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Clinical research

Clinical and histopathological characteristics of patients with incidental and nonincidental thyroid cancer

Krzysztof Kaliszewski
,
Dorota Diakowska
,
Marta Strutyńska-Karpińska
,
Beata Wojtczak
,
Paweł Domosławski
,
Waldemar Balcerzak

Arch Med Sci 2017; 13, 2: 390–395
Online publish date: 2016/04/27
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Introduction

Thyroid nodules (TNs) are a very common pathology in the general population. They are found in 19–67% by means of ultrasonography examination [1]. Their detection is increasing with the widespread use of this diagnostic method [2]. Although there is not a recommendation for or against thyroid ultrasound screening for clinically silent thyroid lesions in individuals without any risk of malignancy, it can be observed that ultrasonography examination is widespread and accessible, so in the majority of asymptomatic individuals TNs are diagnosed [3, 4]. Anil et al. [5] noticed the phenomenon that replacing palpating examination with an ultrasonography probe in elderly patients would result in “an epidemic” of TNs.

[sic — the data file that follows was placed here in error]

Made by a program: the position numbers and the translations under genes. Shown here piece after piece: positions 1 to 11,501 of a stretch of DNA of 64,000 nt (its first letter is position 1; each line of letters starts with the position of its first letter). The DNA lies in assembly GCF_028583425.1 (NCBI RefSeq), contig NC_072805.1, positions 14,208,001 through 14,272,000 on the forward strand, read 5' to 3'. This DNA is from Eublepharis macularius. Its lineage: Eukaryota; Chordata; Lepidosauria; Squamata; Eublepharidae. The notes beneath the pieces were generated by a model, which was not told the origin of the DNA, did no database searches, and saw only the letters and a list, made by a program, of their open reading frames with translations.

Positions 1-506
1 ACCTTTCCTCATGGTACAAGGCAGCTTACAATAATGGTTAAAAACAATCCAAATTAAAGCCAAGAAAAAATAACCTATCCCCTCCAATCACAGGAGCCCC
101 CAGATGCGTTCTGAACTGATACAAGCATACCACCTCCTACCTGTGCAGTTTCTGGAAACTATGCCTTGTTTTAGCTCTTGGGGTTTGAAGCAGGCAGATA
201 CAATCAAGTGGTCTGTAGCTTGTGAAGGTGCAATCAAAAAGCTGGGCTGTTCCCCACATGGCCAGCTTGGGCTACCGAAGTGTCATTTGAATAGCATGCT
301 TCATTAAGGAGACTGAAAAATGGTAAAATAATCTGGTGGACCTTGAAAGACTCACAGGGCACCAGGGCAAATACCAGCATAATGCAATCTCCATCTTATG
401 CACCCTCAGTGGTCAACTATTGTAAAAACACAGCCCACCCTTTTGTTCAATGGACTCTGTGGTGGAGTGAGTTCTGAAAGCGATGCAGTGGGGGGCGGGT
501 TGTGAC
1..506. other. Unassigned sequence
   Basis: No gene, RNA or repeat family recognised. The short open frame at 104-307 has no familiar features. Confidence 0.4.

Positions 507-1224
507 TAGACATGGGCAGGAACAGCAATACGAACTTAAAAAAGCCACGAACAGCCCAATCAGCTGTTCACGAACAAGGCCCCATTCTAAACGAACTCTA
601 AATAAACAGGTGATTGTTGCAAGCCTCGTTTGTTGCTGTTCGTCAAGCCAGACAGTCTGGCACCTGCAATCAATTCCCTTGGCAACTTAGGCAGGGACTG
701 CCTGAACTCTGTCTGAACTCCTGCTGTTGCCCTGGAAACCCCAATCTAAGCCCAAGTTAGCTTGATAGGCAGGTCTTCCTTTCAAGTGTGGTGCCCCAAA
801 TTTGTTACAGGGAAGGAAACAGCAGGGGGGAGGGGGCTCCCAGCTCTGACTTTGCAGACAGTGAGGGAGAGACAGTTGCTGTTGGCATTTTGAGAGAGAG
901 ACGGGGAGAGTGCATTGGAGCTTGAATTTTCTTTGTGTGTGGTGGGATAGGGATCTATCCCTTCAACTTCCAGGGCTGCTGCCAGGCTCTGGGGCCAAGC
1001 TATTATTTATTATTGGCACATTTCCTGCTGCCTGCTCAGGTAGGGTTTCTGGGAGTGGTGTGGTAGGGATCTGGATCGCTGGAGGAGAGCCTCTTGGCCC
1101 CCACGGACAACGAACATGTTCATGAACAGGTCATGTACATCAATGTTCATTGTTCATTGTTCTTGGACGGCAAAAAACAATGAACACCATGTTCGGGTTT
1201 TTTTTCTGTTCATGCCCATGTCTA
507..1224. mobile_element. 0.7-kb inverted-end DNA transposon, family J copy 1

No imaging modality can accurately predict the nature of every nodule, and none of the ultrasonography characteristics have 100% accuracy in detecting or excluding thyroid cancer (TC) [6]. The discovery of the nodule leads to the next step of tumor evaluation and thyroid stimulating hormone (TSH) measurement is recommended. If TSH levels are not suppressed, then fine needle aspiration biopsy (FNAB) is performed. It has been claimed that the increasing use of FNAB with high-resolution ultrasonography makes thyroid malignancy diagnosis more frequent and at an earlier stage of disease [7]. Papini suggests [8] that this is one reason why in the last decade we can observe smaller sizes of newly diagnosed TCs [8]. Some authors suggest that the risk of malignancy in patients with multinodular goiter is very high and unsuccessful, inconclusive or suspicious results of FNAB mandate further investigation [9]. For example, Campbell et al. [10] state that the incidence of TC in patients with multinodular goiter and the “negative” result of FNAB (without suspicion of malignancy) is significant [10]. The same authors suggest that all “negative” specimens obtained from the FNAB procedure in patients with multinodular goiter should be reviewed by an experienced cytopathologist to reduce the risk of undetected TC.